Obscure gastrointestinal (GI) bleeding refers to intermittent or continuous loss of blood where the source is not identified after upper endoscopy and colonoscopy. It may be occult or overt. Obscure GI bleeding accounts for 10% of total GI bleeding cases. The small intestine is the least common site of GI bleeding (5%).Vascular etiologies like arteriovenous malformations (AVM) are a common cause of obscure bleeding, commonly found in jejunum or right colon (80–90%) and rarely in ileum (8%). AVMs are usually seen in patients over 60 years of age and present as recurrent spontaneous bleeding or anaemia or remain asymptomatic; very rarely, they present as life threatening bleeding. Diagnosis of AVMs is challenging as they are often missed on endoscopies as well as during laparotomies. This makes massive, life-threatening obscure bleeding secondary to AVM a therapeutic challenge, as AVMs tend to rebleed spontaneously, if left untreated. We present a case of middle aged man with no previous comorbidities or GI bleeding, presenting acutely with massive, life-threatening obscure lower GI bleeding. Due to rapidly developing shock and acidosis, surgical management was undertaken. On emergency exploration, with on-table enteroscopy, a single AVM was detected in proximal ileum. It was successfully managed with localised resection.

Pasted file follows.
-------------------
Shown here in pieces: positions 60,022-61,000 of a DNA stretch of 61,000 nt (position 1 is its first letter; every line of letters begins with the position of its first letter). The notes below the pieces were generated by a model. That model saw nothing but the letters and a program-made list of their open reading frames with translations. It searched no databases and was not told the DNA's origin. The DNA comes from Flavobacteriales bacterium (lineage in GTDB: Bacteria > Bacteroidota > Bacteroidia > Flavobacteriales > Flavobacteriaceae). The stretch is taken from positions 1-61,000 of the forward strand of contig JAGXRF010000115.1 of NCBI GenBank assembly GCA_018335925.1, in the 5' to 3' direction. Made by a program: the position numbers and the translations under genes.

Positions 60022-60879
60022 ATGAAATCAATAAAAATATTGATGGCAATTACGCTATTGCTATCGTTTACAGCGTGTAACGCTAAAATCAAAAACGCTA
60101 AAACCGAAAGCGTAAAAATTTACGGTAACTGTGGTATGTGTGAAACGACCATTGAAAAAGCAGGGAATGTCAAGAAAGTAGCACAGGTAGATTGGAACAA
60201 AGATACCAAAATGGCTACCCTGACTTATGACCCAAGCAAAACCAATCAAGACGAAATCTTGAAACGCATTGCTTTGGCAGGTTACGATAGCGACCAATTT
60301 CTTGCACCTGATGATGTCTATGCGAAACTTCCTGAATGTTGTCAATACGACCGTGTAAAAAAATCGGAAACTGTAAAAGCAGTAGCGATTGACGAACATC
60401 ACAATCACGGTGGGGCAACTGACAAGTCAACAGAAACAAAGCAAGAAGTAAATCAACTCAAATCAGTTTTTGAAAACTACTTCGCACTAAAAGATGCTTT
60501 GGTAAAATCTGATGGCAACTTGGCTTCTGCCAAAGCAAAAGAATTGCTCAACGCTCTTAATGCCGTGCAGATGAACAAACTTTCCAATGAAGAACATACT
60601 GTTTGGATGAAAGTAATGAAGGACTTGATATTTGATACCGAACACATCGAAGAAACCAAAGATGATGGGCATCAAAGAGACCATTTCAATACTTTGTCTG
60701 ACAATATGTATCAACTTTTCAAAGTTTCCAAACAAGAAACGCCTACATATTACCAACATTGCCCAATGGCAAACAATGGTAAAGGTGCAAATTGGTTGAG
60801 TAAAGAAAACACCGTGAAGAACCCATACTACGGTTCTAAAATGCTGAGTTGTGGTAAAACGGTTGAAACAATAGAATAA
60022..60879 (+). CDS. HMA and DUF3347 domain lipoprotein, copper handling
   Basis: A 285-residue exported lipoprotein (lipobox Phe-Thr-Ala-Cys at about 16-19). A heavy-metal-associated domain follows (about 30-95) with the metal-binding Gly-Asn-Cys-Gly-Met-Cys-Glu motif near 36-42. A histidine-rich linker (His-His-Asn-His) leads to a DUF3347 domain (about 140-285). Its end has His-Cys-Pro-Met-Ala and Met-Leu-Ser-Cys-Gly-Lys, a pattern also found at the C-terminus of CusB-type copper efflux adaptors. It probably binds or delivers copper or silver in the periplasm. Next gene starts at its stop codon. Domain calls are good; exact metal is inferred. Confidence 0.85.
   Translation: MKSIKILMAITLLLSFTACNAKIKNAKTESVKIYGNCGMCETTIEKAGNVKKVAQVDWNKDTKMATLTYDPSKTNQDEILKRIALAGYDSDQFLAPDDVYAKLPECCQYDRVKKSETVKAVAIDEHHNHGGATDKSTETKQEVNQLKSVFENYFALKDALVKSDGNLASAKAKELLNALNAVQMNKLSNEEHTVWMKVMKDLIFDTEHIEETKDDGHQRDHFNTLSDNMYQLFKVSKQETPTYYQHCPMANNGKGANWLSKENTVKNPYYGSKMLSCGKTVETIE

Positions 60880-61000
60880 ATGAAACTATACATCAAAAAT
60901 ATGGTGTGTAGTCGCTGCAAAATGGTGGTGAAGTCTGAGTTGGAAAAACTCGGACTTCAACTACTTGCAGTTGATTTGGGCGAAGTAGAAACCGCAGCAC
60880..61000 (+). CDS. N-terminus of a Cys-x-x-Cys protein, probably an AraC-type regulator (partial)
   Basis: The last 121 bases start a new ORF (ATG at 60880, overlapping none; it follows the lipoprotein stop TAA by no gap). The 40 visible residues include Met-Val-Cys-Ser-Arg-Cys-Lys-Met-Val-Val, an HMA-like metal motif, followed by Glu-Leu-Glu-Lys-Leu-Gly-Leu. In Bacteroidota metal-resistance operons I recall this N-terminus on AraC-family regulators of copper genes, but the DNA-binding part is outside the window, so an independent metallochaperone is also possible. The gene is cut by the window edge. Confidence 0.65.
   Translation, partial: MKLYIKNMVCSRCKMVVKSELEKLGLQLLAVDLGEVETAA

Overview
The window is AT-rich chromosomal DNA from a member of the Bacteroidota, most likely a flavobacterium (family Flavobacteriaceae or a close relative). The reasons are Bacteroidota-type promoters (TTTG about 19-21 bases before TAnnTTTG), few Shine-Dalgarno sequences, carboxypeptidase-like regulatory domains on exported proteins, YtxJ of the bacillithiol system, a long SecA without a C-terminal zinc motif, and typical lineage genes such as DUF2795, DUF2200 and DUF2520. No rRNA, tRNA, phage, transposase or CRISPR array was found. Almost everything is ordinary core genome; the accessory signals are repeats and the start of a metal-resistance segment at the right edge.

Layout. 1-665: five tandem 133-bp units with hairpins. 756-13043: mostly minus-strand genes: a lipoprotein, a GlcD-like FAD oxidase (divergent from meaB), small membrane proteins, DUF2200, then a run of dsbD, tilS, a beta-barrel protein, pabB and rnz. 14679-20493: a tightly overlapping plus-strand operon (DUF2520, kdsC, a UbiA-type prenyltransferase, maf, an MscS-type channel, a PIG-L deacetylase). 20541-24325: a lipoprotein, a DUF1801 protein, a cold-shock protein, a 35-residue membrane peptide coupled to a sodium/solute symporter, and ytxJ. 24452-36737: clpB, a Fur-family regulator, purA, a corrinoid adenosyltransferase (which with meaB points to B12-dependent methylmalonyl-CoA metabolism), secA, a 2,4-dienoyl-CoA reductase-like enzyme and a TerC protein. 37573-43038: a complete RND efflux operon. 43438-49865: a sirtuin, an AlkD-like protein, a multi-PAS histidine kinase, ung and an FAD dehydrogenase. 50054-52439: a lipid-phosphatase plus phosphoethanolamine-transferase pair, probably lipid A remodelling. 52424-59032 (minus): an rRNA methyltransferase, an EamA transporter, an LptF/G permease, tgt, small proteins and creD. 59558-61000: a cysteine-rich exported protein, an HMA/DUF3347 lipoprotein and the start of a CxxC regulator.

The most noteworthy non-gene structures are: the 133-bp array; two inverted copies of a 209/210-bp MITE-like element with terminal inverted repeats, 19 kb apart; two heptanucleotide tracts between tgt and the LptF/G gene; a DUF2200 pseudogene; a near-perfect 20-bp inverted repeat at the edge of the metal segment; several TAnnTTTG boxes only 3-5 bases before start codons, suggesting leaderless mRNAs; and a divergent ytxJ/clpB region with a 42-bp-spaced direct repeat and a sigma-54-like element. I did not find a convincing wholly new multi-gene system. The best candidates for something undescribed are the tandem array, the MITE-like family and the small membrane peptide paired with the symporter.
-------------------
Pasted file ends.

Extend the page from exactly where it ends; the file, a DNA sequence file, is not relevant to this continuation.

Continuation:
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The authors declare that they have no conflict of interest.
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Bhosale, A.V., Kolte, S.S. & Sawant, V.S. Life Threatening Obscure Lower Gastrointestinal Bleeding, Secondary to Isolated Proximal Ileal AV Malformation Management with Intraoperative Enteroscopy and Resection. Indian J Surg 80, 618–620 (2018). https://doi.org/10.1007/s12262-018-1764-x
- Obscure GI bleeding
- Life-threatening GI bleeding
- Arteriovenous malformations
- Small-bowel bleeding